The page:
Smoking and Drinking Raise Your Risk for Oral HPV
Your favorite health vices—smoking and drinking—may pave paths to HPV, two new studies find.
A new study published in a research letter in JAMA looked at detailed health profiles from 6,887 participants in the National Health and Nutrition Examination Survey (NHANES). Those people with higher levels of biomarkers for tobacco exposure in their blood and urine also tended to have a higher prevalence of oral HPV type 16. That’s a strain that causes more than 90% of HPV-related oropharyngeal—or throat—cancers, says study co-author Dr. Gypsyamber D’Souza, associate professor at Johns Hopkins Bloomberg School of Public Health.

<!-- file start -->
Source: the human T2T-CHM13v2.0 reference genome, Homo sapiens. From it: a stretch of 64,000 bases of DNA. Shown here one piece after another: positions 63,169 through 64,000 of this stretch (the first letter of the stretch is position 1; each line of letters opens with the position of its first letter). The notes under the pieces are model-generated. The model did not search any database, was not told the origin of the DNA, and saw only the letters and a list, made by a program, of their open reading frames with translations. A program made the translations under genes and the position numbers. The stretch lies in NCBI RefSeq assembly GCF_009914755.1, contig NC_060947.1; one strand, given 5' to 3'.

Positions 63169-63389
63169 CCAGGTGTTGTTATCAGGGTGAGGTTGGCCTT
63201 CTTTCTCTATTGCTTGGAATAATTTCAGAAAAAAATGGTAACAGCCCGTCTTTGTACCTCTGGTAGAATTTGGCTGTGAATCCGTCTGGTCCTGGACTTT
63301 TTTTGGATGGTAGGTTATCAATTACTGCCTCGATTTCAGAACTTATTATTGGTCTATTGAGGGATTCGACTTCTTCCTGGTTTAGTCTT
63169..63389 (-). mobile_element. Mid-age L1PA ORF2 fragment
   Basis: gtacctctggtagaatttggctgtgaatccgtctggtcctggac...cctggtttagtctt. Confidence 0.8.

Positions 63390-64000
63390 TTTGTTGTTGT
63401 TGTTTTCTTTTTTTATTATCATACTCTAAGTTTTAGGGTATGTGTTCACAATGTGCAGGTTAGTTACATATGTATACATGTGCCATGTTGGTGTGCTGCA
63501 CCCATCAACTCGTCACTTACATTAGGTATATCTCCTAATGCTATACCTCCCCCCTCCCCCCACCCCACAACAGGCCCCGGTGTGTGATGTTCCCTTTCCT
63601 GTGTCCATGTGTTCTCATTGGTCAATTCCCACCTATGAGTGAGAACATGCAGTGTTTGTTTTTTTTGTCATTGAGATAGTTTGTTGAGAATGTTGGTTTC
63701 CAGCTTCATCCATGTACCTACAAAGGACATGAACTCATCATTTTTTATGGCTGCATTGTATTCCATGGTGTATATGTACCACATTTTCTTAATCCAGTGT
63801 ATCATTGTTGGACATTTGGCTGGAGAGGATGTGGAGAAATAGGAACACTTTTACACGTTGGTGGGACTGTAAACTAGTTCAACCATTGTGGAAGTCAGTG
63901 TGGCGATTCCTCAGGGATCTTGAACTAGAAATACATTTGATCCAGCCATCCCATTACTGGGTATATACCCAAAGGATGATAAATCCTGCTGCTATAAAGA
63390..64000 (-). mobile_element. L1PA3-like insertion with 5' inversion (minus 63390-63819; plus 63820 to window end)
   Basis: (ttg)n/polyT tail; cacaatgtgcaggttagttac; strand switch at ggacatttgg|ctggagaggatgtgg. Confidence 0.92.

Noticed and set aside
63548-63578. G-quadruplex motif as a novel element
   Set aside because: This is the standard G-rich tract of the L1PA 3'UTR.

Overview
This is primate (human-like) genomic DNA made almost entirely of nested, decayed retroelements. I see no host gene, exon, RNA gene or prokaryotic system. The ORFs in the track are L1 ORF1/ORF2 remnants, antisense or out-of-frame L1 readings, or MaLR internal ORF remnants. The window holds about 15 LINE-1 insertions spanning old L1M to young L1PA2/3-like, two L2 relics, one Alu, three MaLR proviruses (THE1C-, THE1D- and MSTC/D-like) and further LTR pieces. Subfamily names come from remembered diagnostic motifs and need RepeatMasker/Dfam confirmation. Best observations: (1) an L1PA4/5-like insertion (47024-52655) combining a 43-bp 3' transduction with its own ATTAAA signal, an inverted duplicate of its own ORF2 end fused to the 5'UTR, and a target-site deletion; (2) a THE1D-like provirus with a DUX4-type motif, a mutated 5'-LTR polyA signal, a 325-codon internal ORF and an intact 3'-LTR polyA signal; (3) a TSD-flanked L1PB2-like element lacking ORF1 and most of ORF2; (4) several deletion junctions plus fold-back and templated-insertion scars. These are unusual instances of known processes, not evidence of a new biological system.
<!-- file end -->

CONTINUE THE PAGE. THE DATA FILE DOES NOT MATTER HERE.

(By the way, you can only get oral HPV through intimate oral contact—not by sharing forks or kisses on the cheek, D’Souza says. It’s unclear whether French kissing, when you’re actually exchanging saliva, also does the trick.)
The main causes of throat cancers are tobacco, alcohol and HPV, she says, but since tobacco use…
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